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The Americans and its stars forge on — who knew Russian spies could be so relevant?

One thing that makes FX’s lauded Cold War drama “The Americans” so compelling is the chemistry between Keri Russell, who starred in four seasons of “Felicity” in her early 20s, and Welsh actor Matthew Rhys. As Elizabeth and Philip Jennings, Russian spies living as Americans in 1980s suburbia, they make their kids’ lunches and then slip away to don disguises, seduce sources and break necks for the Motherland.

But Russell and Rhys’ electricity on the show, created by former CIA officer Joe Weisberg and just having finished its fifth season before a 10-episode sprint to a series finale, is nothing compared to the sparks they throw off in real life.

Settling into the series’ writers room in gritty Gowanus in New York’s Brooklyn, surrounded by whiteboards with scribbled plot points and grainy show stills, the couple, who have an infant son (Russell also has two children from a previous relationship), are clearly simpatico — finishing each other’s thoughts and cracking each other up.

Matthew Rhys as Philip Jennings and Keri Russell as Elizabeth Jennings on “The Americans.”

What drew you to these roles?

Russell: I was interested in the relationship — this arranged marriage, but they fall in love. There’s deceit, then trust.

Rhys: Plus the backdrop of the intelligence world and playing different personalities. It’s the perfect part.

Do you discuss the show at home?

Russell: It’s usually two minutes of bitching and then you’re like, “Can we stop?”

Rhys: The material is intense, so when I come home I just want to watch reality shows about Alaska.

Russell: Tough-guy stuff.

You met years before the show, right?

Rhys: At a kickball party. I had no idea what kickball was. Afterwards, we were in a parking lot sharing a beer.

Then you didn’t see each other for more than a decade, until the show?

Rhys: Yeah, on the first day of fight training, I said, “We’ve met before.”

Russell: I was like, “No, we haven’t.”

Rhys: [Laughs] What a lasting impression I made.

Russell: But as soon as you said the kickball party and beer, I remembered.

Rhys: You said, “You were that Welsh fool.”

Russell: I didn’t.

Rhys: No, you said “drunk fool.”

Keri, this role is a departure.

Russell: I have John Landgraf, who runs FX, to thank. They were casting this cold Russian spy. All I could think of was the Russian guy’s wife from that “Rocky” movie.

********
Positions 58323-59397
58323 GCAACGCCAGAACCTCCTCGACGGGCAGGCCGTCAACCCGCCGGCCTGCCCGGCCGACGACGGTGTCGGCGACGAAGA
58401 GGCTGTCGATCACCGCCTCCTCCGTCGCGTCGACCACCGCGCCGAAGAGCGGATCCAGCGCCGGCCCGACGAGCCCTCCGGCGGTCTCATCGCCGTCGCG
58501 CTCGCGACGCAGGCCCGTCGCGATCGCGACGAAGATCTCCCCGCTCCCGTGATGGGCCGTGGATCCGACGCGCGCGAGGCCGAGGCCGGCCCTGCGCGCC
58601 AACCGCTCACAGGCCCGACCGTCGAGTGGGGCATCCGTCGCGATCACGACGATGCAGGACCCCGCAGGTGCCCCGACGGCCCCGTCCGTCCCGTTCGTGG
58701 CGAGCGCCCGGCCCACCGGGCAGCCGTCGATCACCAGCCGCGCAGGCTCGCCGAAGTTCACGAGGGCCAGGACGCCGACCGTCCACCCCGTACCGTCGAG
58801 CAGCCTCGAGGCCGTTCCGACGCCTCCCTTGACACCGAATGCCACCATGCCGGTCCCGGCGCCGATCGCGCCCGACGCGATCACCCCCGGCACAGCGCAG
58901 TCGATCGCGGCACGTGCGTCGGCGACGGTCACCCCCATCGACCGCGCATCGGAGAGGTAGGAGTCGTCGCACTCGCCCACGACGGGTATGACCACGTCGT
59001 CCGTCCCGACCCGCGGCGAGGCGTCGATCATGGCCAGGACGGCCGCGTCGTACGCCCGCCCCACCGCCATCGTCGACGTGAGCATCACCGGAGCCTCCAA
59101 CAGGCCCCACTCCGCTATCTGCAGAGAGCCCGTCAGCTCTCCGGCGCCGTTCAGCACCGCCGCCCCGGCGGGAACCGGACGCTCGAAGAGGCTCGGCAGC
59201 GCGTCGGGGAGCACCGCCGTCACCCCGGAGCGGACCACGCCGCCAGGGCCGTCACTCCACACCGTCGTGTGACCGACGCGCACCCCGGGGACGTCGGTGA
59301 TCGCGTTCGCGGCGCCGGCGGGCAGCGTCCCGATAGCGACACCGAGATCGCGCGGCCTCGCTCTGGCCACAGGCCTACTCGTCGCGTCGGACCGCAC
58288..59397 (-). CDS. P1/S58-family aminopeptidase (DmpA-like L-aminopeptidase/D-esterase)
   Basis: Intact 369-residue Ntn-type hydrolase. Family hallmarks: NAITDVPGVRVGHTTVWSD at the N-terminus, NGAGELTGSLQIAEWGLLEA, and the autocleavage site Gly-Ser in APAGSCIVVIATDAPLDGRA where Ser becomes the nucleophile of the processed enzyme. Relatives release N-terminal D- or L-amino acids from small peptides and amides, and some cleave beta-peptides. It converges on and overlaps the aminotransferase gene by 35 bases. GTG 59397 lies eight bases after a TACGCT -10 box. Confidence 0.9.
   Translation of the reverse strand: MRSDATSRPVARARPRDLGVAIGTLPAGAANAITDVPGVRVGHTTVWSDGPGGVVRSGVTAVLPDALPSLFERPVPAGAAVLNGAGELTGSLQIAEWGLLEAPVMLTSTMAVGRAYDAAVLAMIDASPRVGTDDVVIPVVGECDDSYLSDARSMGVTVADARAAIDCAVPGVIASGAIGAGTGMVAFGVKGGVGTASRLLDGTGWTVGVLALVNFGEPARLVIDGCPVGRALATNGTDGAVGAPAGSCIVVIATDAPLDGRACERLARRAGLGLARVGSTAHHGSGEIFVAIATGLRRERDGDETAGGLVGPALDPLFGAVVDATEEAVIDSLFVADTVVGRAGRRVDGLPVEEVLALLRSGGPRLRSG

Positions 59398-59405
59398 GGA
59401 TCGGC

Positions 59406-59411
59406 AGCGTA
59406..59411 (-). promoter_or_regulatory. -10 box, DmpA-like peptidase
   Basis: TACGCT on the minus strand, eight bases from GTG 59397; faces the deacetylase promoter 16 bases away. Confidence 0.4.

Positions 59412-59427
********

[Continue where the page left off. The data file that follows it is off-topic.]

Rhys: Brigitte Nielsen?

Russell: That’s who I pictured. I was like, Why would they want Felicity? But they kept calling. It’s been a fun twist. Hard to go back to playing, like, a nice mom.

How has your role challenged you, Matthew?

Rhys: It’s hard to land it in a credible place. It can read like a bad skit. We’re Russian spies! The characters’ fallible nature is more interesting — where the cracks are. You want to see someone struggling.

We have to talk about the wigs.

Rhys: I will never wear another wig in my life.

Russell: But they are fun sometimes. You become another person. We’re constantly sending ridiculous pictures to each other. “Want to take this person out?” I was Clark’s [a disguise that Philip frequently uses] sister for so long, with the bad gray wig, glasses and terrible sweaters. And I was pregnant.

How did you shoot around your pregnancy?

Do you have a favorite scene?

Russell: One was when I beat up Granny. Going from “Felicity” and making Hallmark movies, and then walking down the street and having construction workers yell, “Yo! You really kicked that lady’s ass!” It’s like, “Yes, thank you!”

It’s remarkable how likable your characters are given the things they do.

Rhys: Because the violence is justified [in their eyes], not gratuitous. In this country, we don’t have that fervent belief. Our smartphones are our true passion. If someone took away your smartphone —”

Russell: “I’m gonna kill you!”

Do you use stunt doubles or do your own ass-kicking?

Rhys: I haven’t ass-kicked since Season 1. She does it all. I have a crying double. He does the emotional stuff when it’s too taxing for me.

Russell: You do the wide [shots] and then someone else comes in —

Rhys: — for the tears.

So America’s relationship with Russia has evolved …

Rhys: When we started, the press said, “Is Russia relevant?” We were like, “Uh, I guess not. We’ll be canceled after one season.” Little did we know.

I assume that hasn’t affected the story line.

Russell: No, they have it thoroughly plotted. What I think is, “I hope people don’t hate us because we’re playing Russians.” But if you’re one of the three people who watch our show, hopefully you’re watching more for the characters and story than the politics.

That’s the line, right, “The best show you’re not watching”?

Russell: I love that. It’s a sweet spot.

Rhys: If something is huge, there’s pressure, expectancy for a fall, whereas we can keep chugging along under the radar.

Is it uncomfortable to watch each other do the sex scenes?

Russell: We don’t watch. It’s like —

Rhys: [puts hands over eyes] Ah-la-la-la! You think you’ll get used to it. You never do.

Russell: It’s difficult. But he’s very good at those scenes.

Rhys: I don’t get tense about them. It’s clinical. You just do them.

Russell: But you’re a very good seducer. You like watching tough-guy stuff, but you’re good at the romance stuff.

Rhys: I think you should stop talking now.